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Attitude Makeover: Selfish

Antidote: Selflessness, Generosity, Consideration
"Me . . . me . . . me."
Dear Dr. Borba,
Okay, I admit it. Somewhere I made a huge parenting mistake. I always tried to put my kids first and give into their every little whim. I guess I wanted to make sure they were happy and had great self-esteem. Well, my plan backfired big time! I now have two selfish sons who think they rule the world. Is it too late to change their behavior? Help!

– Judy B., a mom of two from Ann Arbor, Michigan

If you think self-centered and selfish kids are on the rise, you're right. National surveys show most parents feel they're raising selfish kids. Kids don't arrive in this world with all the symptoms of the Big Brat Factor. Research shows that our children are born with the marvelous gift to care and be concerned about others. But unless we nurture those virtues, they will lie dormant.

Sure, younger tykes are self-centered and egocentric, but most shift into the other-centered phase with experience and guidance. The problem is that unless we help stretch them into thinking about others' thoughts and feelings, many get locked into self-centeredness. One thing is for sure: selfish kids are no joy to have around. They always wants things their way, put their needs and concerns ahead of others, and rarely stop to consider other people's feelings. And that's because they want you to believe that their feelings are more important than the feelings and needs of others.

The obvious reason that kids are selfish is that we've spoiled them by indulging in their every whim out of guilt or the misguided perception that good parenting is all about giving. Do you have a Little Princess or Prince in your house who feels entitled to luxury and privilege? Of course, there are some other potential reasons for this bad attitude. Your child may be expressing underlying feelings of neglect, jealousy, or inadequacy. He may be trying to satisfy needs for love and attention that have been previously ignored. And remember that some kids can't think about others because they're struggling to survive the emotional pain of their everyday lives.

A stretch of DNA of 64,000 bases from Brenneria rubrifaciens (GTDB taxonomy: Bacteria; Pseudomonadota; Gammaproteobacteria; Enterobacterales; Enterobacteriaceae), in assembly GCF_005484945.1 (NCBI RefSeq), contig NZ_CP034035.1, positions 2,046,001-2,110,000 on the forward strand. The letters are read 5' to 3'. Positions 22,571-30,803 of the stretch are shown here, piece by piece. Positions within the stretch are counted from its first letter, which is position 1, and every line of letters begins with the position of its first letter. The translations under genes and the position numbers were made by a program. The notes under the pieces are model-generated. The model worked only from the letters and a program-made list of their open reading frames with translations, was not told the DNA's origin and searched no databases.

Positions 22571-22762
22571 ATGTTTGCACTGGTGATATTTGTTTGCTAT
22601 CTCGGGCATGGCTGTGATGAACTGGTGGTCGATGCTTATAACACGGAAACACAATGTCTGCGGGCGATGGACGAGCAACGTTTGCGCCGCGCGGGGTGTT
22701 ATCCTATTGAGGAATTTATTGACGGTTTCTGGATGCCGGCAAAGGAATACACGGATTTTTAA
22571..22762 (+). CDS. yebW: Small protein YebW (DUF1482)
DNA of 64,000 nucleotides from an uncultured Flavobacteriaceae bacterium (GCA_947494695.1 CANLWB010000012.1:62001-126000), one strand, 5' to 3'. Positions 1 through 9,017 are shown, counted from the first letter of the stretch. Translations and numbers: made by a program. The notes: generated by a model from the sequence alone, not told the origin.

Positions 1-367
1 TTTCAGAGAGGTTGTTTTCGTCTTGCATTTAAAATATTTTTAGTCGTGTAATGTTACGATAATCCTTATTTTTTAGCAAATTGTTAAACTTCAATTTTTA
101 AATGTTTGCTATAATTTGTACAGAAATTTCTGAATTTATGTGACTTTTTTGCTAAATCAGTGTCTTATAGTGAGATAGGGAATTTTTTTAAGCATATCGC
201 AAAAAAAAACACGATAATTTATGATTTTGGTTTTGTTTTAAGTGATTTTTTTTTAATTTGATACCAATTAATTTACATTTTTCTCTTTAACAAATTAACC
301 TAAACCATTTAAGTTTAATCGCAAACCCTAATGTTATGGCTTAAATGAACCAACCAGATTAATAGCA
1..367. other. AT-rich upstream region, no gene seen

So let's roll up our sleeves to squelch this obnoxious bad attitude, and make sure our kids have the virtues of selflessness, generosity, and consideration.

Emergency Attitude
Change your kid's "me . . . me . . . me" attitude to "you . . . you . . . you." Teach empathy. The best cure for selfishness is to help kids feel what someone else is feeling. Choose a particularly offensive selfish act and play Pretend to Be Me. Here's how you could use it:

Suppose you fell asleep reading the paper on the couch after an exhausting day. Your little critter suddenly jumps on you, bounces up and down, and wants to play horsey. When you plead for mercy and a few more minutes of much-needed rest, she cannot understand how you could possibly not want to satisfy her desire. Tell her you have a new game called Pretend to Be Me. Have her put on your shoes, lie down on the couch, close her eyes, and pretend to be asleep after a very hard day at work. Tell her, "You're very tired and worn out." When she looks really relaxed, create an annoying loud noise and shake the couch as if you're jumping on her. Then say, "How do you feel? What would you like to say to me? Can you feel how I felt when you asked me to play horsey?" The trick is to help her think about you instead of herself.

Suppose you're waiting up late for an older kid out past his curfew. He finally comes back two hours late and can't understand why you're so upset. You get out of your chair and say, "Okay, sit in my seat. Keep watching that clock over there; now look at the door, now at the phone that should have called to tell me where you are, or ringing from the police about some accident you got into. How do you feel? Now do you understand why I'm upset?"

Bad Attitude Alert
Pull out the stops. Start reversing your kid's selfish attitude now.

Next: Diagnosis >>

From Don't Give Me That Attitude by Michele Borba, Ed.D. Copyright © 2004 by Michele Borba. All rights reserved. Used by arrangement with John Wiley & Sons, Inc.

Buy the book at www.amazon.com.

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